"Ophelia" by Alexander Cabanel (1823 - 1889)
"There is a willow grows aslant the brook,
~ William Shakespeare (1564 - 1616)
Who is "Ophelia" and Why Her Muse?
Ophelia is a character created by William Shakespeare who appears in his play, Hamlet. The story of Hamlet is tragic-- it is one of intrigue, deception, madness, death and suicide. Ophelia's role, even though she is a minor character in the play, is particularly haunting. Ophelia is in love with Hamlet, a young and emotionally tormented prince, who was once loving to Ophelia, yet has suddenly become abusive and cold. Ophelia clings to the memory of Hamlet once treating her with respect and tenderness, and she defends him and loves him to the very end despite his brutality and developing manic madness. As the play unfolds, Hamlet spirals into a full-blown psychotic manic episode.
Having a shaky adolescent identity and low-self esteem, Ophelia lives to please the men in her life, who never seem to accept her or love her in return. Ophelia's emotional frailty and young innocence work against her, as she cannot cope with the unfolding of one traumatic event after another, which all seem to center around the men in her life, including her father, who forcibly prostitutes her. The final straw is when Hamlet both rejects her and cruelly humiliates her after she has been sexually intimate with him. Hamlet mocks the fact that Ophelia is sexually experienced, and goes as far as to say that he never loved her. Ophelia's character shows nothing but loving kindness to Hamlet throughout each scene.
Unable to cope with Hamlet's rejection and abusive cruelties, she ultimately falls into a dissociative state and wanders to a river, collecting flowers, singing love songs, where ultimately she drowns herself after adorning her hair with flowers symbolic of her relationship with Hamlet:
There's rosemary, that's for remembrance.
Dressed in elegant clothes that weigh her down, Ophelia drowns in a stream full of the flowers she's collected. The most haunting aspect of the story-telling is a device used by Shakespeare to tell of Ophelia's demise. Ophelia drowns off stage-- the audience does not view her death, but the news of her death is brought by another character in the form of a song.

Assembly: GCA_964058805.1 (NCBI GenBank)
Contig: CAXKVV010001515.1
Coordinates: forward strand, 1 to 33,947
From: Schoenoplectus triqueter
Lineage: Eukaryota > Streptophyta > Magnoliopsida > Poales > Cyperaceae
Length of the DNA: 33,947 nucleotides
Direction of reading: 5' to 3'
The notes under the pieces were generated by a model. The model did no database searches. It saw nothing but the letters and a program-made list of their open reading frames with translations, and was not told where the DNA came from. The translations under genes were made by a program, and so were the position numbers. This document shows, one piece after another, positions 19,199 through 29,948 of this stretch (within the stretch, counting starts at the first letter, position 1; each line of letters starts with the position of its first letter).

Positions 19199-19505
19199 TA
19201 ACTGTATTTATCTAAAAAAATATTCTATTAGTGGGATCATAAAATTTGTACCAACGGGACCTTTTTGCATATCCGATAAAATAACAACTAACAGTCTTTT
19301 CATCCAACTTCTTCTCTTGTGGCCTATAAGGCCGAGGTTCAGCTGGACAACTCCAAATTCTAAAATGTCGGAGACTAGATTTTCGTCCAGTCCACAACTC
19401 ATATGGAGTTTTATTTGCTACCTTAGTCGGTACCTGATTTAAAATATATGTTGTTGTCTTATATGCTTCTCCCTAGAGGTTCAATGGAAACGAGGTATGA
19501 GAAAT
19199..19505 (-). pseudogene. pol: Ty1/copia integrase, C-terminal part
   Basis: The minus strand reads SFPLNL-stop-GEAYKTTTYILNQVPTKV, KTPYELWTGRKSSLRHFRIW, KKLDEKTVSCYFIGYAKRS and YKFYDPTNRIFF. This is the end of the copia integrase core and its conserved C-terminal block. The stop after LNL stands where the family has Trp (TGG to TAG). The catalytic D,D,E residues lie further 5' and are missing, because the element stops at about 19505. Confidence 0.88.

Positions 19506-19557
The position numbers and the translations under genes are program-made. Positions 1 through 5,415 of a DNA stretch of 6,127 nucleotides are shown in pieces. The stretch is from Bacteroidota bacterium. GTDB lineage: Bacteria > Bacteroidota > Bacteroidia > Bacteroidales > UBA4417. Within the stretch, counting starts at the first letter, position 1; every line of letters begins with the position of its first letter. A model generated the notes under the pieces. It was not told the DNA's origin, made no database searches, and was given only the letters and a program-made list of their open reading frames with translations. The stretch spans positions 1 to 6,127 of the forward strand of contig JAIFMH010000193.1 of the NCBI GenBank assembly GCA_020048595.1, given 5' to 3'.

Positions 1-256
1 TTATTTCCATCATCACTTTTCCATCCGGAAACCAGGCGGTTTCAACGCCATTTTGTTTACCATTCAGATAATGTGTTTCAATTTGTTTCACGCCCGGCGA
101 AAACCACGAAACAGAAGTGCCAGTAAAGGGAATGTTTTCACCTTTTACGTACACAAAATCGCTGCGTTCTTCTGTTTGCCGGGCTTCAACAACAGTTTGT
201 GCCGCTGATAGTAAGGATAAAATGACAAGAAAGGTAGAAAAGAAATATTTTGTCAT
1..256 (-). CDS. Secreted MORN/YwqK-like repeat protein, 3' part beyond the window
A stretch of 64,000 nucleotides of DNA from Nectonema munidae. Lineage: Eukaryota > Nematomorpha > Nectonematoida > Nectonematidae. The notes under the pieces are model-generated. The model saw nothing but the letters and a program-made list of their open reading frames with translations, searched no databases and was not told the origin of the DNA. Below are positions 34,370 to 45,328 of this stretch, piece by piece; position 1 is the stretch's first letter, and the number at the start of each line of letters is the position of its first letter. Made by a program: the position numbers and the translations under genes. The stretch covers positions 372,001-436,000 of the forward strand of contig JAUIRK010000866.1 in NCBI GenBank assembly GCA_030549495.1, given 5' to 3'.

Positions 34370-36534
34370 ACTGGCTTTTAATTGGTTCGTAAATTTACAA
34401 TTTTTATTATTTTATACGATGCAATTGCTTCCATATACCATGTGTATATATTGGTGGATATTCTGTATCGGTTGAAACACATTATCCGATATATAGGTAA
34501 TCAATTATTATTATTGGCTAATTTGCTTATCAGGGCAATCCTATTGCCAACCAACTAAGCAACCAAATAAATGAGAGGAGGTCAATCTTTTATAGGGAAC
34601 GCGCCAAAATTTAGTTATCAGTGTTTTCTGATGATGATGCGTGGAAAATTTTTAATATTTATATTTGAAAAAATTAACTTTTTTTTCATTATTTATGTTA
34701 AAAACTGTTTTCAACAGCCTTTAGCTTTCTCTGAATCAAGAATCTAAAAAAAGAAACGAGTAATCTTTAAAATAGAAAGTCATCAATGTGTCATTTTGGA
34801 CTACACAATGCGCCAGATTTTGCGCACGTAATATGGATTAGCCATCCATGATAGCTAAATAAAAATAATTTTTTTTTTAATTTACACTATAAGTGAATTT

Marketing The Muse
"Ophelia's Muse" is a name I created to describe what might have been the inspiration for Ophelia's final death song, as well as the bawdy blatantly sexual songs she performed for other characters in the play.
I ask these questions of The Muse:
What drives a woman to try to please men at all costs?Ophelia's Muse webzine publishes works that explore the themes of madness, jealousy, anger, death, loss, codependency, addiction, sex, love, lust, fear and heartache, as well as love and healing and hope. Most of the works in this webzine are sexually explicit, or sensual in nature. Why? Because sex is powerful, emotional stuff. Sex is what matters. Sex is taboo. Sex drives us to do all sorts of crazy things.
There was no market for "sad, sexy stories". The erotica market wanted sexy stories that sold well, the erotic romance market wanted happy endings, the literary market wanted less explicit and sex-centric writing. I created Ophelia's Muse to house these works, to act as an archive for these little masterpieces that dare to blend seemingly incongruent subjects and turn out sensual art that is wholly human.
It is my sincere wish that The Muse inspires you to take
a look into your own soul and find a place where madness lies, where heartache
lives, and to live through it, to heal from it, to rise above it like the
Phoenix from the ashes: to be reborn.
Ophelia's Muse Established 05.01